Five Fights That Should Be Happening But Aren’t

Paul Williams’ steamrolling of a legit middleweight (160 lbs.) on Versus Network Thursday night provoked in me a fresh round of outrage that a Williams rematch with Antonio Margarito for clear welterweight supremacy (147 lbs.) still isn’t on the map. It isn’t alone among important, exciting bouts that boxing’s powers-that-be — and in some cases, the fighters themselves — are neglecting. I’ve picked the top five, with a few honorable mentions, and listed them in order. I’m not talking, by the way, about fights that could make the most money. I’ll leave that to Fortune magazine or somebody in the business press for now. But I guarantee every one of the bouts on my list would make serious cash. (A newspaper editor once told me, “The story isn’t just about the information. It’s mainly about how you present it.” Here’s the part where I re-present it; I’ve screamed about some of these fights needing to happen before, but never in the form I do below.) 1. Manny Pacquiao-Juan Manuel Marquez III Why it needs to happen: I’ve preached so much about this one that I risk sounding like a broken record, but I really do think it is the most important and best fight in the sport, and it gets better and more important all the time. The top, twin reasons are that A. Pacquiao and Marquez are now #1 and #2, respectively, on most everyone’s pound-for-pound list, now that both have had stellar debuts at lightweight (135 lbs.) and B. together they’ve produced two thrilling, close, controversial instant classics both times they met, in 2004 and then this year, and surely would do so again. When the two best fighters in the world have unsettled business, and every time they’ve met it’s been fantastic fireworks, they really ought to go for the rubber match. Why it isn’t happening: While Marquez’ last fight, a knockout of lightweight Ring champ Joel Casamayor, was all about getting a third shot at Pacquiao, Pacquiao and his team don’t seem terribly interested. Part of it is that nobody on Pacquaio’s team, including Pacquiao himself, likes the match-up. One fight was scored a draw and the other was scored a win for Pacquiao, but either fighter could easily be 2-0 against the other right now. The other part is that Pacquiao can make a ton more cash fighting Oscar De La Hoya in December than he can Marquez a third time. And after that, unless he gets absolutely crushed at 147 lbs., Pacquiao can make a lot more money fighting Ricky Hatton at 140 lbs. next, assuming Hatton beats Paulie Malignaggi in November. You can’t blame him for that motive. But money’s not the only reason. Before Pacquiao settled up with De La Hoya, Marquez was an option for December, and Pacquiao and his crew were instead looking at easier, less rich fights against the likes of Humberto Soto or Edwin Valero. Prospects for it ever happening: Pacquiao says he’s happy to fight Marquez if Marquez basically does it for free, but as of now, it looks like late 2009 is the earliest it would even be in the cards. 2. Joe Calzaghe-Kelly Pavlik Why it needs to happen: Both are arguably among the top five fighters on the planet. One, Calzaghe, is the Ring magazine champion at both super-middleweight (168 lbs.) and light heavyweight (175 lbs.), and the other, Pavlik, is the Ring magazine champion at middleweight. If they fought at around 168, Pavlik could duplicate one of boxing’s all-time great accomplishments by holding belts in three divisions simultaneously. Calzaghe could strengthen his claim as one of the best British fighters ever by beating a young, accomplished turk. And it’s an intriguing style match-up between Pavlik, a power-puncher, and Calzaghe, a crafty boxer. Pavlik has never been in a bad fight, and Calzaghe’s always at his most enjoyable with an opponent who comes straight at him. Why it isn’t happening: Calzaghe can’t seem to make up his mind about whether he wants to keep fighting after taking on Roy Jones, Jr., in November, and he can’t seem to make up his mind about whether Pavlik is worth a damn. Only he can answer the first question, and at 36, I couldn’t blame him if he hung up the gloves. But on the second question, Calzaghe’s got it all backwards. He said he offered a fight to Pavlik a while back, before Pavlik fought and beat Jermain Taylor, but Pavlik turned him down. Now, he says Pavlik hasn’t done enough to get a fight with him. Think about that one for a second — before Pavlik obtained his signature win, Calzaghe wanted to fight him; afterwards, Calzaghe deemed Pavlik too green to fight. It smacks of the “d” word — “ducking” — and if Calzaghe just isn’t sure he wants to take on a prime young power-puncher at his age, he should just say so, and I’d give him less hell, the same way I was lenient about De La Hoya not wanting to fight Margarito. Pavlik, for his part, is 100% on board with fighting Calzaghe. Prospects for it every happening: If Pavlik beats Bernard Hopkins next month,¬† Calzaghe beats Jones and Calzaghe decides not to retire, this fight could be on deck for early in 2009. 3. Cristian Mijares-Fernando Montiel Why it needs to happen: Junior bantamweight (115 lbs.) is arguably boxing’s hottest division right now, and Mijares is the clear #1 fighter with Montiel the clear #2, meaning a fight between the two would be for the vacant Ring magazine belt. Mijares has cracked the top 10 on a number of pound-for-pound lists, and Montiel is in the top 20 on his share. Both are excellent boxers who have been in some seriously exciting bouts in the last year or so, and each have wowed spectators with their quality performances in them. Mijares just blows people away with his skill level and poise, while Montiel has become increasingly ferocious. It’s hard to imagine a fight between the two being anything but a barnburner. Why it isn’t happening: I can’t figure it out. Both Mijares and Montiel have spoken out about wanting to fight the other, Montiel more than Mijares, but they both keep fighting other people instead. Prospects for it ever happening: You gotta figure that if both men keep cleaning out the division — Mijares has taken down Jorge Arce, Alexander Munoz, Jose Navarro and is about to go after Vic Darchinyan, while Montiel has taken down Martin Castillo and Z Gorres is on deck for a second time — it won’t be too long until they’re the last men standing, right? 4. Antonio Margarito-Paul Williams II Why it needs to happen: The welterweight division also is in the mix, with lightweight and junior bantamweight, in the debate over boxing’s most loaded division. In the division’s pecking order, Margarito gets the nod for #1 from most, but because Williams beat him last year, Williams is no worse than #2. And what a fight it was. In a battle of two giant, ultra-busy, hundreds-of-punches-per-round welters, Williams controlled the early rounds before Margarito stormed back to almost knock Williams out late, then Williams summoned a ton of heart in the final round to pull out the win. The winner would become the Ring champ. Why it isn’t happening: A feud between Margarito promoter Bob Arum and Williams’ management team over negotiations that went awry for Williams to fight Pavlik. Arum says he will no longer do business with Williams because of it. That’s bunk. I can’t say Margarito comes off as dying to get another shot at Williams, but you get the impression Margarito’s not exactly scared of anyone, either, and would fight Williams if that’s what his promoter asked him to do. So the blame’s on Arum, almost entirely. Prospects for it ever happening: With Margarito’s schedule — two fights on the ledger, one against an opponent yet to be named in early 2009 then rematch with Miguel Cotto in June — the best we can hope for is that Arum gets over his hard feelings toward Williams’ team in time for a fall 2009 rematch. 5. Wladimir Klitschko-Samuel Peter II Why it needs to happen: The heavyweight division remains important to the general public, and the general public craves clarity in the division. Klitschko and Peter are ranked #1 and #2 there by Ring magazine, so the winner would be the real heavyweight champ of the world. Their first fight in 2005 was sloppy, but it was dramatic, because it featured a slew of knockdowns by Peter, a near-knockout by Klitschko in the final round and a scorecard that was hard to predict. Klitschko and Peter both have improved in several ways since, although there are still plenty of questions about each man. A second fight could go a long way toward answering them. It doesn’t hurt that they’re two of the sport’s premier knockout artists. Why it isn’t happening: A weird mix of family and sanctioning organization politics is keeping Klitschko away from Peter again. Peter is due to fight Klitschko’s brother, Vitali, next month. The reason? Klitschko retired after repeated injury problems, but one of the sanctioning organizations allowed him to retain “champion emeritus” status. In the meantime, Peter won a couple title eliminators to become the mandatory challenger to titlist Oleg Maskaev, and after playing legal cards successfully to get Maskaev before the unretiring Vitali, Peter now has to fight the brother of the man he ought to be fighting if he wants to keep the title he won off Maskaev. It’s moot, though, because Wladimir wouldn’t fight Peter if Peter wanted to give up his belt, because Wladimir has a dream of he and his brother holding heavyweight title belts at the same time. Prospects for it ever happening: I think the chances are fairly good of the rematch happening some time early next year, assuming Peter beats Vitali and Wladimir wins his next fight against Alexander Povetkin. It’s one of the two biggest money-makers in the heavyweight division. Come on, Wladimir tries to avenge his brother’s defeat, with undisputed heavyweight supremacy on the line? The only potential hitch is that Wladimir and David Haye also look to be on a collision course, and that, too, is a huge bout. Honorable Mentions Juan Manuel Marquez-Nate Campbell: Marquez is the Ring champ at lightweight. Campbell holds three of the alphabet title belts. Both are intelligent, action-oriented fighters, and Campbell’s been climbing all the pound-for-pound lists. Advocates of either system of determining who’s best, Ring vs. alphabet, could unite behind the winner of this fight in what I consider boxing’s premier division. Too bad Marquez’ promoter, Golden Boy, appears to be trying to “keep it in the family” by matching Marquez against fellow Golden Boy stablemate Juan Diaz instead of taking a chance on making a deal with Don King Productions’ Campbell. Marquez-Diaz is a heckuva fight, but it doesn’t settle as much as Marquez-Campbell. Kelly Pavlik-Arthur Abraham: Pavlik’s the man at middleweight, but Abraham is clearly the division’s clear top contender for Pavlik’s Ring belt. Both hit really, really hard and have styles that would mesh for a great action fight. The main thing that has stood in the way of Pavlik-Abraham is that Abraham has a mandatory title defense he has to get through first. Another potential problem is that Pavlik promoter Arum isn’t so sure the Abraham fight would sell, since Abraham is a German with a relatively low profile in America. Ivan Calderon-Ulises Solis: After dominating the 105-pound class, Calderon moved up to 108 and twice defeated the man many believed to be the second-best little dude in the game, Hugo Cazares. But there was a case to be made that Calderon and Solis were the two best little dudes at the time, and with Cazares out of the picture, there’s little doubt now that Calderon and Solis should be ranked #1 and #2, respectively. Despite hardly ever knocking anyone out, Calderon has used his pure boxing skills to ascend into the top 10 of many pound-for-pound lists, and his name is beginning to be spoken among the all-time greats among boxing’s tiniest combatants. Beating the ultra-exciting and dangerous Solis would turn the volume up on that kind of talk. Earlier this year, Calderon-Solis was a possibility for 2008, but it seems to have fallen off the agenda. Calderon has talked about fighting other boxers more enthusiastically than he has Solis.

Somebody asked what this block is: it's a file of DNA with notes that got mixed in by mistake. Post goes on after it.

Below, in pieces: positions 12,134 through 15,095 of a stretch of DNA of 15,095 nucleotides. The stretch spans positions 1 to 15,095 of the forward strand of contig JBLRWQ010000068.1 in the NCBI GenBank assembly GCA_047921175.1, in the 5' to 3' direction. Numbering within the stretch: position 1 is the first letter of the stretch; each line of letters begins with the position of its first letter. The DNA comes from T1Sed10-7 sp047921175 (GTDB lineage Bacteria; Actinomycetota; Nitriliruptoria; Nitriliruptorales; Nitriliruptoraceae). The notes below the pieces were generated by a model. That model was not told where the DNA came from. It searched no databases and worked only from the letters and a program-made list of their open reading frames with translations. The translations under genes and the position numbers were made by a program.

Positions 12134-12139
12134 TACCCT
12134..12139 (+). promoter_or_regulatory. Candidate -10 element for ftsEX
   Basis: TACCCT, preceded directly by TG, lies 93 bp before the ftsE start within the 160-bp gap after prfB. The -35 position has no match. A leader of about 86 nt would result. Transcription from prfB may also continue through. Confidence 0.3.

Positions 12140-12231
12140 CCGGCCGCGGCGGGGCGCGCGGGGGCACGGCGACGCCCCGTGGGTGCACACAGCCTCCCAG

About Tim Starks

Tim is the founder of The Queensberry Rules and co-founder of The Transnational Boxing Rankings Board ( He lives in Washington, D.C. He has written for the Guardian, Economist, New Republic, Chicago Tribune and more.